Earlier this week our recently-turned-five-year-old announced that he wanted to ride his bike without his training wheels. He made this announcement while his dad was in the middle of trying to fix the leaf blower. I remember him saying something about tiny little parts being all over the place…so the answer was probably, “Yeah, OK…in just a little while when I finish this.” Which is something the boys hear a lot because they like to ask for things when we are knee-deep in something else.
Not being terribly gifted with patience, our son decided to rummage around in the tools…found the appropriately-sized socket wrench…and tackled those wheels himself. By the time my husband was finished with the leaf blower, there was a two-wheeled bike in the garage next to a helmeted-padded-up little boy who was ready to hit the street!
And away they went. I think my husband was a little disappointed that he hardly needed any help at all…and practically no running-along-side-the-bike action. He lit off on that thing like he’d never had training wheels on it at all. So exciting!
Of course we had to have a little party.
Nothing really fancy at all…literally a last-minute idea just to reinforce how proud we were and a chance for some family to come over the next day and see a demonstration of the new skills! He was beside himself all afternoon. And he helped with decorations – made obvious by those crazy scissor lines.
I was reminded of a great idea I heard several years ago called the “honor candle.” A mom of several kids had a special candle she kept in a closet…it only came out for special events which merited “honor.” At some time during the day she would put it out on the dining room table – indicating that someone would be the honoree at dinner time – but she wouldn’t say anything else. And then, when it was time to eat the candle would be lit and she would announce who was being honored and why. The thing I liked about this wasn’t just the overall concept but more the examples she gave of when the candle might come out. A brother “caught” sharing a prized toy with a younger sibling when he thought no one was watching. A fifth grader with a B on a test…in a class where she had struggled to even get Cs. A son who was beyond nervous to play in the big championship soccer game…and they didn’t win…but he showed dedication and sportsmanship. Maybe not the typical events one thinks of for celebration, but teaching moments for sure…supporting children in times of struggle, persistence and disappointment…and reinforcing the most important family values. I think we will probably come up with an honor candle ritual fairly soon – maybe when Kindergarten starts – but in the meantime a flurry of silly little decorations was a good substitute.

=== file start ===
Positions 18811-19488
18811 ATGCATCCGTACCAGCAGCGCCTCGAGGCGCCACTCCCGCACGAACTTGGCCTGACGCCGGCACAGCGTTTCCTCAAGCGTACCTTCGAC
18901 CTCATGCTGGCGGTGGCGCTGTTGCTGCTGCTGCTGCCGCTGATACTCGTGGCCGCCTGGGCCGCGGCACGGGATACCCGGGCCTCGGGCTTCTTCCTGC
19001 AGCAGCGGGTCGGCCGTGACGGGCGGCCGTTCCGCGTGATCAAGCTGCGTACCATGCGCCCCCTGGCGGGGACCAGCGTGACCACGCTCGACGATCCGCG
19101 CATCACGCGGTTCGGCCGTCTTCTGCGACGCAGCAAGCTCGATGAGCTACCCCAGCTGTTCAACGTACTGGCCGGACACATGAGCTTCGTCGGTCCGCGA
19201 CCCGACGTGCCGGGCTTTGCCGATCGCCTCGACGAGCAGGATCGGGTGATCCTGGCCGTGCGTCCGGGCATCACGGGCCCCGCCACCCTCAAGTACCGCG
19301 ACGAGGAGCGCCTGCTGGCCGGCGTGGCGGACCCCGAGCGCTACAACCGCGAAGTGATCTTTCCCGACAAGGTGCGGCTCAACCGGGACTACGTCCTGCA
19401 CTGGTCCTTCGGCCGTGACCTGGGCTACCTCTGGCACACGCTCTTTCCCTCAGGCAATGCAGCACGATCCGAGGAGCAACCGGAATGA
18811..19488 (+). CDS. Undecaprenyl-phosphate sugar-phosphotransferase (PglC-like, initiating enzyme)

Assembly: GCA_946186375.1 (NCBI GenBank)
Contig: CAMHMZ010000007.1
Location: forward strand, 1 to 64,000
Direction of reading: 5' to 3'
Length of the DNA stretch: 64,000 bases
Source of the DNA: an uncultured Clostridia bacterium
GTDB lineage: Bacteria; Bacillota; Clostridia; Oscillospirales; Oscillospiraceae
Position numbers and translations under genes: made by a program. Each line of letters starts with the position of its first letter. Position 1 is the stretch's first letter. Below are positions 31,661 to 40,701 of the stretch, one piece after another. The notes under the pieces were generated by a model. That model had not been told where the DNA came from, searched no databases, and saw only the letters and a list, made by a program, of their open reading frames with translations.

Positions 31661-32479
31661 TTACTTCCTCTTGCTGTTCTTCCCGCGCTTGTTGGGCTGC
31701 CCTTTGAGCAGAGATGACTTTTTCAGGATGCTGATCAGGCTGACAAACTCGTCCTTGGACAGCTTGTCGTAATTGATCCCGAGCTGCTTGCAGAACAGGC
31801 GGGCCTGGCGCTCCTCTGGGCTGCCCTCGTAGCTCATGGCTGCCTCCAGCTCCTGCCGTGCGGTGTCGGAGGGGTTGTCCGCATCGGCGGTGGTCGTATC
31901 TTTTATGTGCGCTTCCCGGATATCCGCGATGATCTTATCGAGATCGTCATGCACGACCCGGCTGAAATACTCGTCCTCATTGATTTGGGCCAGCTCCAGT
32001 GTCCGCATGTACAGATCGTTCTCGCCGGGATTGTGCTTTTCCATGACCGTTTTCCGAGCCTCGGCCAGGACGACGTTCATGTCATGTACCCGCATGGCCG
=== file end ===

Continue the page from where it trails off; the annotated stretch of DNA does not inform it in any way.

And such a cute helper!
Dinner was fairly no-fuss…chicken breasts and angelhair pasta in a lemon-garlic-cream sauce and a big salad eaten on the back patio. We looked up what Tour de France racers most commonly eat and he was so delighted to discover that it was “noodles!!”
I will admit that several times over the past couple of days I’ve been aware of what a metaphor the whole experience is for parenthood in general. As we were at the park the next day practicing more bike riding, I was watching in disbelief as he rode farther and farther ahead of us on the trail…suddenly thinking, “I think there’s a pretty big dip up there and then a little hill, and maybe even a ditch to the side of the trail.” The only thing I could say to myself was, “It’s OK. He knows the rules and he’s so careful. And he’s wearing a helmet. He’ll be fine.” And about that time I saw him heading back toward me at full speed with the biggest smile on his face, yelling how he had turned around all by himself without stopping. I laughed at myself for my moment of worry and thought, “This will be much harder when it’s a car.”